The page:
Myiasis

Common Name(s)

Myiasis

Myiasis in general is a parasitic infection by fly larvae (maggots) that grow inside human skin and feed on the tissues. For humans, it is most commonly caused by the botfly larvae. It most often occurs to people in close contact with cattle. Individuals can contract myiasis through open wounds and lesions, unbroken skin, nose or ears, and through infected food. Myiasis can be located in a variety of areas from the skin, eyes, ears, stomach, and intestinal tract. If cutaneous myiasis (skin), affected individuals may feel painful, slow-developing ulcers and boil-like sores. For nasal myiases (nose), symptoms include: stuffy nose, severe nasal irritation, swelling, fevers, and possibly even death. For aural myiasis (ears) individuals may experience buzzing noises and crawling sensations and possibly small discharges. Myiasis is rare in North America, and as a result, delayed diagnosis or misdiagnosis is common. Individuals are diagnosed usually through a physical examination for larvae in affected areas and an inquiry about his or her travel history. Ultrasounds are also sometimes used. Treatments include surgical removal of the larvae and certain medication depending on the larva. To prevent myiasis, people should maintain good personal hygiene, wash clothes in hot water and be vigilant in less sanitized areas.

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Advocacy and Support Organizations

 

Condition Specific Organizations

Following organizations serve the condition "Myiasis" for support, advocacy or research.

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General Support Organizations

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Scientific Literature

Articles from the PubMed Database

Research articles describe the outcome of a single study. They are the published results of original research.
The terms "Myiasis" returned 201 free, full-text research articles on human participants. First 3 results:

A Case of Cutaneous Myiasis Caused by Larvae in a Korean Traveler Returning from Central Africa.
 

Author(s): Joo Yeon Ko, In-Yong Lee, Byeong Jin Park, Jae Min Shin, Jae-Sook Ryu

Journal: Korean J. Parasitol.. 2018 Apr;56(2):199-203.

 

The cutaneous myiasis has been rarely reported in the Republic of Korea. We intended to describe here a case of furuncular cutaneous myiasis caused by larvae in a Korean traveler returned from Central Africa. A patient, 55-year-old man, had traveled to Equatorial Guinea, in Central ...

Last Updated: 31 Dec 1969

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Fluctuating lesion of the scalp after a journey to the tropics: a case of furunculoid myiasis.
 

Author(s): Sara Geyer, Galina Balakirski, Dennis Tappe, Claudio Cacch, Ruth Knüchel-Clarke, Laurenz Schmit

Journal:

 

Fluctuating lesions or furuncles of the scalp occur frequently in dermatological practice. This clinical condition is often caused by gram positive bacteria (e.g. staphylococcal or streptococcal skin infection) or fungal infection (e.g. Kerion celsi). However, a rare diagnosis such ...

Last Updated: 31 Dec 1969

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First case of Furuncular Myiasis due to Cordylobia anthropophaga in a Latin American resident returning from Central African Republic.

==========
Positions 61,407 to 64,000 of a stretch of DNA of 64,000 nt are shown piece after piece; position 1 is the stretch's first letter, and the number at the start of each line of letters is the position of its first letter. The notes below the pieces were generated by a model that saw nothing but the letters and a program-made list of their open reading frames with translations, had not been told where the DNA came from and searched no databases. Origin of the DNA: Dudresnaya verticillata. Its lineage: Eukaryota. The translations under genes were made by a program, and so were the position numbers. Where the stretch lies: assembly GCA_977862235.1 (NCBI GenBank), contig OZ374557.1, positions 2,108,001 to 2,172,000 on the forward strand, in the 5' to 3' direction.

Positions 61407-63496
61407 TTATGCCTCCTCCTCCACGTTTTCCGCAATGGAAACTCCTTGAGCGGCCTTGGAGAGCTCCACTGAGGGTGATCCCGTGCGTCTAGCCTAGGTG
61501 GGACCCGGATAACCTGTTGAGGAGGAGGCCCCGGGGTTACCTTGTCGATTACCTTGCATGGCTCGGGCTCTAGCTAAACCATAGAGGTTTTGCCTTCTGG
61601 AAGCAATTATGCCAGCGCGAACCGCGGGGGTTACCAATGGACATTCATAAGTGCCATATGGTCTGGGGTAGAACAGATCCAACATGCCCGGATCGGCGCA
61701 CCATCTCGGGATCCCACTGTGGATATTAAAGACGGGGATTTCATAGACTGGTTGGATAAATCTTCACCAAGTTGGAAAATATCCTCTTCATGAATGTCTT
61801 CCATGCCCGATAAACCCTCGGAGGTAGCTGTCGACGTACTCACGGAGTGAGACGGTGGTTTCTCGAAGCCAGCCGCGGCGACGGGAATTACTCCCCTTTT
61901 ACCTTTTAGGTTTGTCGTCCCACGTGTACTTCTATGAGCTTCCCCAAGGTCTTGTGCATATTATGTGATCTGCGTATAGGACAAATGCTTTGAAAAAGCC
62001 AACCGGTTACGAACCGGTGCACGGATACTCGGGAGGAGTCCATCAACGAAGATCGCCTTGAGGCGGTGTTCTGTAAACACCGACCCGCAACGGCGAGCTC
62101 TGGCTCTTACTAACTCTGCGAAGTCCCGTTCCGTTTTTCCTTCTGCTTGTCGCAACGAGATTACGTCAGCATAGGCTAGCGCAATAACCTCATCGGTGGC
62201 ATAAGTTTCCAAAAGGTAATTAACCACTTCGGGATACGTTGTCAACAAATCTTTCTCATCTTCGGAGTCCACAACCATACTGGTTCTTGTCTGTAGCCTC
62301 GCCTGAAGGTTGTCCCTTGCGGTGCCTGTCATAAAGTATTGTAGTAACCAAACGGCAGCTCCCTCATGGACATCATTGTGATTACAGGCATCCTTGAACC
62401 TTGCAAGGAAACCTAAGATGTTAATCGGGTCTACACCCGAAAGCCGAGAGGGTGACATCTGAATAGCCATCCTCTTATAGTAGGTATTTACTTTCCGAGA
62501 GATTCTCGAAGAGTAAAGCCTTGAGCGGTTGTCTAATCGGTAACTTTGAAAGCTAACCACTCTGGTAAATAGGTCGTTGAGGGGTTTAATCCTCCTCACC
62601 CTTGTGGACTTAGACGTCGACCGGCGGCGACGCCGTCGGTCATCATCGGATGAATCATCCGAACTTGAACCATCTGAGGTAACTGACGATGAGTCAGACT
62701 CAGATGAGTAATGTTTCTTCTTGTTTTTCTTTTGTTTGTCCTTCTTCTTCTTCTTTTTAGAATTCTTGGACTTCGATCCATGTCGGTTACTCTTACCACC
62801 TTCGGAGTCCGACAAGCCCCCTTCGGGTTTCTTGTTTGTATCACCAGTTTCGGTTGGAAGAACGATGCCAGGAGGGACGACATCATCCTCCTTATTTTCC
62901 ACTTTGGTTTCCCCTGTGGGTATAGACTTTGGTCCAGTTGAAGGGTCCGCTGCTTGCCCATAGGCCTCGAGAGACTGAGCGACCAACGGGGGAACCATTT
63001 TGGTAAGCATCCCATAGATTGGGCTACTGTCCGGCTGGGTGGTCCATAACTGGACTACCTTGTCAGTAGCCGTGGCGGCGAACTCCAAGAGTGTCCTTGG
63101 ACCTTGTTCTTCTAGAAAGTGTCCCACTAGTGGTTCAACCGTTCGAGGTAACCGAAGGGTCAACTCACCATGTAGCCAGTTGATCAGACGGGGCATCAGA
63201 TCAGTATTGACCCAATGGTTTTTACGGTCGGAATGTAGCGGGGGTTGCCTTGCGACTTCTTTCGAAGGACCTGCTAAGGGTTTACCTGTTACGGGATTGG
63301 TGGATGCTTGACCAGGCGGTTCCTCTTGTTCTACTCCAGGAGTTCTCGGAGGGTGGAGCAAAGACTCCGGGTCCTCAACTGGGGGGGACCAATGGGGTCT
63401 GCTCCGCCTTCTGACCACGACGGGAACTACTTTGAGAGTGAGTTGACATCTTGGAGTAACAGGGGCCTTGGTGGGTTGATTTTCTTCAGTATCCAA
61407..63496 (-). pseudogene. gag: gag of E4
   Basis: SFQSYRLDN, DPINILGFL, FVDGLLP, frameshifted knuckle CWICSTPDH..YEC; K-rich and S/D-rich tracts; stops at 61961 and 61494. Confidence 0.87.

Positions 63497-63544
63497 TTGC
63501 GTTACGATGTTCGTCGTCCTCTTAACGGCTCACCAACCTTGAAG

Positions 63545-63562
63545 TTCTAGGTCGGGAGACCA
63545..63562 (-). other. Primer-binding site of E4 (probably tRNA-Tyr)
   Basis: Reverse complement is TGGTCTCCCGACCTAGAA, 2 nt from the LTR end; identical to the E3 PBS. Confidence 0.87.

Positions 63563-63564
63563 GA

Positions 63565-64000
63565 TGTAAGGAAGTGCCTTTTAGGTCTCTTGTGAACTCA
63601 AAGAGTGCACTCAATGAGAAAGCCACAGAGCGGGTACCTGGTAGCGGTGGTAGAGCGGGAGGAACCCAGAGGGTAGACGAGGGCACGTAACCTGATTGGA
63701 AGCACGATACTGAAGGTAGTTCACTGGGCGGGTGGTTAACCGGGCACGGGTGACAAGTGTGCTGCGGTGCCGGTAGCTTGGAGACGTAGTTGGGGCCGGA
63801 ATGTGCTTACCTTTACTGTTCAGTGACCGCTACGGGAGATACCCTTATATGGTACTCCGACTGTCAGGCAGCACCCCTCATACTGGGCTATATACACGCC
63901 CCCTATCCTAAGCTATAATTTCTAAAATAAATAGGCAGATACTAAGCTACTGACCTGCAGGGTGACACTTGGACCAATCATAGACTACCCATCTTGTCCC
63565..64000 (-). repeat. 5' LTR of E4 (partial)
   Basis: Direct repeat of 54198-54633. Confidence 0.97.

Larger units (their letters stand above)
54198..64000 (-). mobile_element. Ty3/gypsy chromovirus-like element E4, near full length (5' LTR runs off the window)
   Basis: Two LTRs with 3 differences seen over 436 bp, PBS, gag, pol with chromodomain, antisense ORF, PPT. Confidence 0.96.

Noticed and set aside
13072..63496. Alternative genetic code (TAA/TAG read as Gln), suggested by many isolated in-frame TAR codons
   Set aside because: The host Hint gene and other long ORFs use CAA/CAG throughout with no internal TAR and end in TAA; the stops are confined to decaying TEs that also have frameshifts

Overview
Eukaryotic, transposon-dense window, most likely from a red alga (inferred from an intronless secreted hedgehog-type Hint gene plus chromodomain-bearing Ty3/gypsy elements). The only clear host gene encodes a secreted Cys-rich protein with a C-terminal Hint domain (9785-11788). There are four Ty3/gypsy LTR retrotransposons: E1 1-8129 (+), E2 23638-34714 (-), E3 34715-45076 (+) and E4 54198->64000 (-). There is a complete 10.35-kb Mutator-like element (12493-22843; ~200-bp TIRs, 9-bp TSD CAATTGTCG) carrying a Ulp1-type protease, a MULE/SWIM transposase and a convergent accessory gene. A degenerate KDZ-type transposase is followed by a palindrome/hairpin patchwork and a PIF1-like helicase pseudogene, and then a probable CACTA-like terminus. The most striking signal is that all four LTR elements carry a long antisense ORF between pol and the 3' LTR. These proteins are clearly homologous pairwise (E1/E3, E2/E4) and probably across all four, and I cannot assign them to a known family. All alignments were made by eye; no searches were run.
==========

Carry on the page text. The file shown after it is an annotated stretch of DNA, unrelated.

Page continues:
Author(s): Jóse A Suárez, Argentina Ying, Luis A Orillac, Israel Cedeño, Néstor Sosa

Journal: Braz J Infect Dis. ;22(1):70-73.

 

Myiasis is a temporary infection of the skin or other organs with fly larvae. The larvae develop into boil-like lesions. Creeping sensations and pain are usually described by patients. Following the maturation of the larvae, spontaneous exiting and healing is experienced. Herein we ...

Last Updated: 31 Dec 1969

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Reviews from the PubMed Database

Review articles summarize what is currently known about a disease. They discuss research previously published by others.
The terms "Myiasis" returned 12 free, full-text review articles on human participants. First 3 results:

Orbital myiasis in eviscerated socket and review of literature.
 

Author(s): Charudutt Kalamkar, Nishant Radke, Amrita Mukherjee

Journal:

 

Orbital myiasis is a potentially destructive infestation of the orbital tissues. It is uncommon in clinical practice and is seen in patients with poor hygiene with debilitated or immunocompromised state. We report a case of orbital myiasis in an empty socket of an immunocompetent ...

Last Updated: 31 Dec 1969

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Review of Cases and a Patient Report of Myiasis with Tracheostomy, Peru.
 

Author(s): Virgilio E Failoc-Rojas, Heber Silva-Díaz

Journal: Emerging Infect. Dis.. 2016 Mar;22(3):563-5.

 

Last Updated: 31 Dec 1969

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[Nosocomial myiasis in Latin America and the Caribbean: an overlooked reality?].
 

Author(s): Rocío Sánchez-Sánchez, Ólger Calderón-Arguedas, Nury Mora-Brenes, Adriana Troyo

Journal: Rev. Panam. Salud Publica. 2014 Sep;36(3):201-5.

 

Nosocomial myiasis is an infestation by fly larvae that occurs while a patient is hospitalized. To analyze the available information on nosocomial myiasis in Latin America and the Caribbean, a search was done for cases published in the last 52 years. Nine clinical cases were found ...

Last Updated: 31 Dec 1969

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Symptoms, Diagnosis, and Treatment

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Clinical Trial Information This information is provided by ClinicalTrials.gov

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